Cuba, cut off from American travel by her island location, her dictator, the U.S. State Department, and several presidents, has always been an enigma to me. Tales of pre-Castro decadence were legendary, as was the Bay of Pigs invasion, and the 1962 Cuban Missile Crisis that put us all on the brink of nuclear war. Whenever I would think about visiting there, I was told there was no legal way to get there.
“We are very happy. I am very happy. Our culture creates happiness,” my guide told me in Havana in 2011 when I made my first trip to Cuba. At that time the country was about to celebrate its 53rd anniversary since the revolution that put Fidel Castro in power. Fifty-three years. It had taken all that time for a crack in U.S. policy to open long enough for me to get a visa and travel to Cuba. I was anxious to see what had happened during all of that time. I was not disappointed then and I am certainly not disappointed now, as I get ready to embark on my fifth trip to Cuba.
While lost in Havana one afternoon, a friend and I found a very small shop specializing in old photographs and books. The shop was so small that it was difficult for the shopkeeper and the two of us to be inside at the same time. A young man stuck his head in the open door and asked if the shop had any old medical books. I tried to squeeze to one side so he could enter. The shopkeeper gave him two—one of which was about the intestines. He chuckled as he looked at the old illustrations. The other was about yellow fever and the Cuban doctor, Carlos Finlay, who had discovered that the disease was caused and carried by mosquitoes. “He should have gotten the Nobel Prize for that,” the young man said, adding “but then again, he was Cuban, so of course not….” He asked us where we were from, and when I answered he said in perfect English that he too was from North America but was a medical student at the University of Havana. He’d been there four years already and had three to go.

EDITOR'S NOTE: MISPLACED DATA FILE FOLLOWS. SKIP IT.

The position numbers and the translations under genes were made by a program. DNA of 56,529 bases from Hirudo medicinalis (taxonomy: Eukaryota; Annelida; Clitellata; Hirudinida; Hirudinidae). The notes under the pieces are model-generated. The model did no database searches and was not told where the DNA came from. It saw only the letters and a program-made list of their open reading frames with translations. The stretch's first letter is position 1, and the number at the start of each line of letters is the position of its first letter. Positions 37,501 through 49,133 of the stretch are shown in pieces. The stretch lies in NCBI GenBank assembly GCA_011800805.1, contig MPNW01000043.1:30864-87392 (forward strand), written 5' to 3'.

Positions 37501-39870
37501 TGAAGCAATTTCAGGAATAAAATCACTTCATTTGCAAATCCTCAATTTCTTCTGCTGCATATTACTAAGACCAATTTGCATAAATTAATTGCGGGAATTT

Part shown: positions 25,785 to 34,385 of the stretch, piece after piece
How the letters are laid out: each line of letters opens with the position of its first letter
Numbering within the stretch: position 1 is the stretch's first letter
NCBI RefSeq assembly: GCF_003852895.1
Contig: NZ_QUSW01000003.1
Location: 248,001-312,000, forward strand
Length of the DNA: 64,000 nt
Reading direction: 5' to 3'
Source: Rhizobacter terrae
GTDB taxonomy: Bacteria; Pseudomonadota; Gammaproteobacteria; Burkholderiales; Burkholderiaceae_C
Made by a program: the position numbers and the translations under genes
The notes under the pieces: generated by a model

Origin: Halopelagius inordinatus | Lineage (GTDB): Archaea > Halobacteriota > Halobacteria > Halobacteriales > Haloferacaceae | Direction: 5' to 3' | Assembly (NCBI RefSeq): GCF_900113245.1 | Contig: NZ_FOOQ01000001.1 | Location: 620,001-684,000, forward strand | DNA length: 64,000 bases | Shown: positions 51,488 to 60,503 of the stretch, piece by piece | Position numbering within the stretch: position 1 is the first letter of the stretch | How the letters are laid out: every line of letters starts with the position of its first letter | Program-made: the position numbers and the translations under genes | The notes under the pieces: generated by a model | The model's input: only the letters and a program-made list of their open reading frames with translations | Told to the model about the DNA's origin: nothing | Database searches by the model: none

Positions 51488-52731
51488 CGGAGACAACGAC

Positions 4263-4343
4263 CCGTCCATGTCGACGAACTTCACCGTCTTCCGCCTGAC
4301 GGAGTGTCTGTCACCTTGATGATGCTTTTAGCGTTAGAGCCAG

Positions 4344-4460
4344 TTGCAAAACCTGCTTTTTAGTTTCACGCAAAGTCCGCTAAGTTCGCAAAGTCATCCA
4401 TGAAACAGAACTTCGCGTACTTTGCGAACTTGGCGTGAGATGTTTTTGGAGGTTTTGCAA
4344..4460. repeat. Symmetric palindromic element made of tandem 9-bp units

The shopkeeper interrupted us handing me some photographs of a smiling, much younger, Fidel Castro, saying that he looked so happy in the photographs, a sign of the happiness of their culture. I remembered the words of my guide in 2011, “We are happy. I am very happy. Our culture creates happiness.’’ As I nodded at her, I heard the young man whisper in my ear, “Don’t believe that, about happiness, a people cannot be happy in a country that denies them free speech. Remember that.” I asked if we could meet again and he hastily scribbled his email address on the back of a card my friend handed him. He was in a rush—studying for finals and he would be going home soon for vacation, and to get out of the Havana heat, but it would be nice to meet again, to talk this over. And then he was gone. I bought the photographs of the smiling Fidel, and tucked the young man’s card in my pocket. I tried many times to reach him but the automated messages always came back saying he did not have a valid email at the address he’d given me. He did respond once, however, asking if we could meet on a Sunday afternoon—the only day he was free, and the only day my friend and I were busy, having been invited to the home of someone else we’d met in this new place of great discovery, someone who seemed, to all intents and purposes. to be very, very happy. I haven’t given up on meeting with the young man though and hope we can reconnect on my next visit. In the meantime he has given me much to think about.
I haven’t given up on meeting with the young man though and hope we can reconnect on my next visit. In the meantime he has given me much to think about.
“We are happy. I am very happy. Our culture creates happiness.’’ As I nodded at her, I heard the young man whisper in my ear, “Don’t believe that, about happiness, a people cannot be happy in a country that denies them free speech. Remember that.”